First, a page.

A Guardian Money reader told us that he and his wife have a one-bed buy-to-let property in the Belvedere area of Bexley. He claims the council is “cashing in” on the Crossrail project by “fleecing” buy-to-let landlords, adding: “It appears that the council has deliberately picked the four wards most likely to benefit from any ‘Crossrail bounce’. We bought the property earlier this year and spent more than £13,000 doing it up to provide a really nice place for a young couple. It’s to be commended when councils crack down on HMOs [houses in multiple occupation] and rogue landlords, but … why are they going after private landlords with one or two tenants rather than the main (potential) offenders? It can only be a money-making exercise. How can they possibly justify such an outrageously high charge?”

Bexley council says it received strong support from owner-occupiers, tenants and businesses. It adds that its fees “are among the lowest in London”, with discounts to support good landlords who come forward. It says it has been working to identify what it can do to support responsible private renting.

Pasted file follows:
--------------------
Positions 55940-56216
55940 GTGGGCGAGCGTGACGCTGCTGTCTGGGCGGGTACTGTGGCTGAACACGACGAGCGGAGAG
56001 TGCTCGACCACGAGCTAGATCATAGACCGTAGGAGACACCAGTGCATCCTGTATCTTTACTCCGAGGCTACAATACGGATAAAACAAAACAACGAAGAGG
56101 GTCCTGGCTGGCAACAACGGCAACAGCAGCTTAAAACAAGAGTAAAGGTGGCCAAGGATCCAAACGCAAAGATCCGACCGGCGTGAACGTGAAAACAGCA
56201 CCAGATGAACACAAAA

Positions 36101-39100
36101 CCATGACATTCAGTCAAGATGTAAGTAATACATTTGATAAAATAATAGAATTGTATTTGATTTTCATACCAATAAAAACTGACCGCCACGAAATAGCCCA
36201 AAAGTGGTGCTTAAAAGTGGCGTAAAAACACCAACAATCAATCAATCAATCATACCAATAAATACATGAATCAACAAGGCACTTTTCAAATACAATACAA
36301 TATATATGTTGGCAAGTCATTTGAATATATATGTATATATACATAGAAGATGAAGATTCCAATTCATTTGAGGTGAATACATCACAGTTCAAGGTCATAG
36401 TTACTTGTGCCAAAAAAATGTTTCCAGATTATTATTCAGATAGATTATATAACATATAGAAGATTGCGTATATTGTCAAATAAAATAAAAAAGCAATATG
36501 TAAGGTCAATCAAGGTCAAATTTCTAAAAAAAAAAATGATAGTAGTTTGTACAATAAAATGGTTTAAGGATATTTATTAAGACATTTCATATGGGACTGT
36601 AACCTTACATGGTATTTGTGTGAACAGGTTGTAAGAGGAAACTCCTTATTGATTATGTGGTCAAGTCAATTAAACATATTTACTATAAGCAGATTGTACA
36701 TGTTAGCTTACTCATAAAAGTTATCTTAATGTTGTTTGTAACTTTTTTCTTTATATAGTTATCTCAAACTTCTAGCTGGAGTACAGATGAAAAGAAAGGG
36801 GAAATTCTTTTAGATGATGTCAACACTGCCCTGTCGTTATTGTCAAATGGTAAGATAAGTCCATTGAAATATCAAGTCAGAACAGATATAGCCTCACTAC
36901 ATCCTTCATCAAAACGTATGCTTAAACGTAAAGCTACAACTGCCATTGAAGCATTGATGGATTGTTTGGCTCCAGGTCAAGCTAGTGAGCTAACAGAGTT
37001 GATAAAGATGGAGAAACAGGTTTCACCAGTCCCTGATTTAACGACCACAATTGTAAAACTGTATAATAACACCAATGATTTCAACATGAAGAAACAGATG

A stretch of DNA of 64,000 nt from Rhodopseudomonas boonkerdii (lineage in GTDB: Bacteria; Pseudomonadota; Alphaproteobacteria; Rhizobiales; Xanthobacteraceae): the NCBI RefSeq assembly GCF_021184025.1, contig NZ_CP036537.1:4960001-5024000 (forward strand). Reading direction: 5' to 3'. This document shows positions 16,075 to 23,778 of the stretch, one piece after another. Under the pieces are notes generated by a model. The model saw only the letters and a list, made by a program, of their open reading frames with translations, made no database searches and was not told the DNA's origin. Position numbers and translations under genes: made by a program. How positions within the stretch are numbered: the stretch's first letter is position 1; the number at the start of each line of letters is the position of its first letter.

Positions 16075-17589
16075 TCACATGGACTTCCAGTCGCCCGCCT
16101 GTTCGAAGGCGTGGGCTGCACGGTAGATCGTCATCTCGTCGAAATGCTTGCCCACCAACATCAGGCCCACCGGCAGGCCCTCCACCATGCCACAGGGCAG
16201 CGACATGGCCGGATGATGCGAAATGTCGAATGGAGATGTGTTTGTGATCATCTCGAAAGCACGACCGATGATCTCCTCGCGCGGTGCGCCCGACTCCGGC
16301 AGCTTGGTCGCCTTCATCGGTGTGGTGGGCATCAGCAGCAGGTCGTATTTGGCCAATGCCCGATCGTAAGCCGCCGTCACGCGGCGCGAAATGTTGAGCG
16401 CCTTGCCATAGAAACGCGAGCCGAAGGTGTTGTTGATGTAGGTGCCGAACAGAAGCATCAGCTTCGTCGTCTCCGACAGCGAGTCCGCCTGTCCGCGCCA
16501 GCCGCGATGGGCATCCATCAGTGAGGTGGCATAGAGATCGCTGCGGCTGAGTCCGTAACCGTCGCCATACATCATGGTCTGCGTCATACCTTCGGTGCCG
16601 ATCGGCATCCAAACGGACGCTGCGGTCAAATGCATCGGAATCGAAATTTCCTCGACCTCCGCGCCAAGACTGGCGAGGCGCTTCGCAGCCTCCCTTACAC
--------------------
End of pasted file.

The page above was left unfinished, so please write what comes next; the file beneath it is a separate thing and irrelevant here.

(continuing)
What’s the view of other councils?

Newham in London – the first council to license all private properties – probably spoke for many last week when it said it wanted tougher civil penalties to discourage rogue landlords letting dangerous and overcrowded properties, and the power to confiscate properties from the worst offenders.

What of the “money-making” claim? Local authorities firmly reject this: Brighton says it is only allowed to cover administration costs, while Nottingham says it is not permitted to make a profit.

I’m a tenant. Can I check the property is licensed?

Yes. By law, councils have to keep a register; Newham has an online searchable database. In theory tenants will be able to “shop” landlords and land them with large fines.

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Unlicensed landlord ordered to pay more than £12k for letting substandard property

A rogue landlord letting a cold, damp property with a lack of hot water and heating has been ordered to pay more than £12,000 for allowing tenants to live in poor conditions.

Stephen John Gleave from Prestatyn, Flintshire, has been found guilty of seven offences under housing legislation for allowing a mum of two to live in substandard conditions, which included poor kitchen and bathing facilities and poor fire safety provisions.